HBA Woman of the Year 2012 - Pharmaceutical Executive


HBA Woman of the Year 2012

Pharmaceutical Executive

The Beatles and the Human Touch

The rejection also strengthened the young linguist's resolve to contribute to East West détente, even though there were few other options at the time. Through good luck she found one such opportunity when the U.S. Information Agency went looking for Russian speakers willing to spend several years on a good will exchange in the Soviet Union to tout the advantages of the model American home. Buck-Luce received special status as a foreign service officer and toured with the model home to sections of the country normally off-limits to foreigners. "Tens of thousands of ordinary Russians came to see the home. I was stationed in the living room, where I was very popular due to the fact that I had a stereo and played the Beatles White Album full blast."

From this, Buck-Luce gained an insight on how to connect with people at a human level. "During an era where the Cold War propaganda was intense, I had to stand in that fake living room and make people believe and trust in me, as a person who could spark a connection across language, custom, and politics. I realized that what you say is less important than how you say it. Before cross-cultural awareness was touted as a leadership trait and a source of competitive advantage for companies able to tap diversity in the marketplace, I understood it as that desire of all people to understand and be understood."

The 10-year Plan

A sweet irony from her time in the Soviet planned-paradise is a commitment to making long-term goals for each of the three pillars of her life—family, work, and community. "I am a believer in the 10-year plan, which is based not on my current capabilities, but what I hope to learn, the critical experiences I hope to have, and the people I'd like to meet and impact over that period of time."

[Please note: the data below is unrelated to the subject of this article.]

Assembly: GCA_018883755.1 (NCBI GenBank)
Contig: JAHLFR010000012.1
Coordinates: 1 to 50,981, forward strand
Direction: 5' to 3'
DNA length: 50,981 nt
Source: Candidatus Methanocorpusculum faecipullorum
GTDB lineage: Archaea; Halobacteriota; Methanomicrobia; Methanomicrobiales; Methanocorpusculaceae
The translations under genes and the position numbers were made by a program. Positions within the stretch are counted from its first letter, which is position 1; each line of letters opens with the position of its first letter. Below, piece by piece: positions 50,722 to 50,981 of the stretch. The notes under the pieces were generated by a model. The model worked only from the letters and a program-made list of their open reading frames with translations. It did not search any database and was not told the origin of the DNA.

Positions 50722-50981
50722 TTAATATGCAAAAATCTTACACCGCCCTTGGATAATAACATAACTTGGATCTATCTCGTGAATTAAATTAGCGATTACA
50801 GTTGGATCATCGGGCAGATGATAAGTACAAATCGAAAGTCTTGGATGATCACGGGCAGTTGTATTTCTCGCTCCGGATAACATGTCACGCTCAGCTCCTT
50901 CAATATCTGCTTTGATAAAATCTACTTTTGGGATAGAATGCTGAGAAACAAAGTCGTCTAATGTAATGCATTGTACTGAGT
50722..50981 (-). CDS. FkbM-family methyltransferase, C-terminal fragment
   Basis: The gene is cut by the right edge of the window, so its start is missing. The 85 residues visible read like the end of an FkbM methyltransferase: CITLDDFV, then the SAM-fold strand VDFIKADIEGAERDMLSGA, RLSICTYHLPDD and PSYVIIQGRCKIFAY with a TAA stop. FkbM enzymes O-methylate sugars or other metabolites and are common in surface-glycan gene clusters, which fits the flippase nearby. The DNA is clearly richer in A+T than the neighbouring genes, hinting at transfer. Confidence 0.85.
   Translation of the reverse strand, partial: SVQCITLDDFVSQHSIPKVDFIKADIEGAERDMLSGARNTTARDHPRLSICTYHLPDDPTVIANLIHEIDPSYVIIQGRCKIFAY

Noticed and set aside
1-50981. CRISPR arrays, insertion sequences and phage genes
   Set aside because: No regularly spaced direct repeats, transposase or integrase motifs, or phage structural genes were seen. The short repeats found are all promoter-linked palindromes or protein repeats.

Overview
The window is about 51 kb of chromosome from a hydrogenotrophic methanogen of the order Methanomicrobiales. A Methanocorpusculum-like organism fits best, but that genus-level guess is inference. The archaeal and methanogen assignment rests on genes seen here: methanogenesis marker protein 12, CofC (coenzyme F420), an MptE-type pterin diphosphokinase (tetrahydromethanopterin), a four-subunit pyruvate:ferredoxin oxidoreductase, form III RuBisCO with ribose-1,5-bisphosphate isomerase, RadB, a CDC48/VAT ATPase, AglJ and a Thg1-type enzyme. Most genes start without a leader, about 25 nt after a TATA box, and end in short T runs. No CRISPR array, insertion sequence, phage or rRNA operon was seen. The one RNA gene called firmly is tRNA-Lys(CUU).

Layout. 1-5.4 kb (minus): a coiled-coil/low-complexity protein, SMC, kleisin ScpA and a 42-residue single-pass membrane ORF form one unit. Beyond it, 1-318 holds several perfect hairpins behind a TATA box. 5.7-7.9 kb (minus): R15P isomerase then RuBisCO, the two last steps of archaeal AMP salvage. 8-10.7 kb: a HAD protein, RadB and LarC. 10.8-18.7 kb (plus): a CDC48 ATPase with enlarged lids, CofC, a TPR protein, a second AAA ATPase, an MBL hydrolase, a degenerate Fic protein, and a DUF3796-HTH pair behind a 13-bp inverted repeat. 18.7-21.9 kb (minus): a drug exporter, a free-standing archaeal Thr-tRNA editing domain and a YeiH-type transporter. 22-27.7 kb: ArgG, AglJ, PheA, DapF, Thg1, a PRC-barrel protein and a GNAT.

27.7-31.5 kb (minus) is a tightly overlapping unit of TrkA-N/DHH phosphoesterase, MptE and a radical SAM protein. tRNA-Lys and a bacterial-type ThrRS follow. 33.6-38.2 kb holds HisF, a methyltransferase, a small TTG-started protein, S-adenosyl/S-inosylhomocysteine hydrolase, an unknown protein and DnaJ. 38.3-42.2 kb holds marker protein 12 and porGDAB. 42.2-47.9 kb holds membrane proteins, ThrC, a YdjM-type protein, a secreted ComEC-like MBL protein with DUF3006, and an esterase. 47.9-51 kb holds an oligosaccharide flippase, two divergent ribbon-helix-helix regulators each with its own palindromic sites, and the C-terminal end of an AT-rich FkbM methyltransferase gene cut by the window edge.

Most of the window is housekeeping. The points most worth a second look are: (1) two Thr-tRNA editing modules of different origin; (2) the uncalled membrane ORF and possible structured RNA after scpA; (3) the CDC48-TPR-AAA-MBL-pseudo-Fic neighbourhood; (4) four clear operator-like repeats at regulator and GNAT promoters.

Buck-Luce's 10-year plan after Russia was one in which she sought to build business credentials as a complement to her linguistic skills. She began the trek with an MBA at Columbia Business School followed by—at last—a successful appointment in banking, with Citibank. Buck-Luce spent her 10 years there, but not in the region she had hoped: Citibank downgraded its East West trading business right after Buck-Luce had joined with the expectation of being posted in Vienna. Instead, she spent her time at bank HQ in New York, learning about corporate lending and helping to build the leveraged buyout business. Midstream, she attracted the attention of senior bank leaders and was asked to take a year "off the line" to drive recruiting for the next class of MBAs. "Many people thought I was crazy to go into HR, but I thought it would be a great way to learn how to represent the institution as a spokesperson. It didn't feel risky at all—just strategic," she recalls.

The assignment introduced Buck-Luce to an issue—workforce diversity—that became a career interest and priority that continues to this day. "It provided my first exposure to the talent planning field and made me aware of the hurdles that women with the same educational credentials as men faced in navigating the fast track. Even in the early 1980s, it was clear the work force was changing into a denser fabric of color, ethnicity, and gender. Citibank had to reflect that in the faces it presents to the world."

"My time at Citi under a transformational CEO, Walter Wriston, also taught me how technology changes everything. Wriston invested in a satellite so that we had global e-mail in the early 1980s; he put the very first ATM in the Park Avenue HQ. He said, it's not the money but information about money that will make our money." Buck Luce told Pharm Exec that much of her assessment of the pharma industry is based on what she learned in financial services. "Drugs today are an information business," she says flatly.

Work on leveraged buyouts led her from collegial Citibank to the testosterone-fueled world of investment banking, where she did a brief stint at First Boston. Juggling a surfeit of deals, she confronted some tantalizing choices: to stay with First Boston, accept an offer to join Wasserstein and Perella's new boutique investment firm, or agree to a standing offer from Canadian billionaire Robert Campeau, who was impressed by her prowess financing a buyout for the Allied and Federated department store chains.


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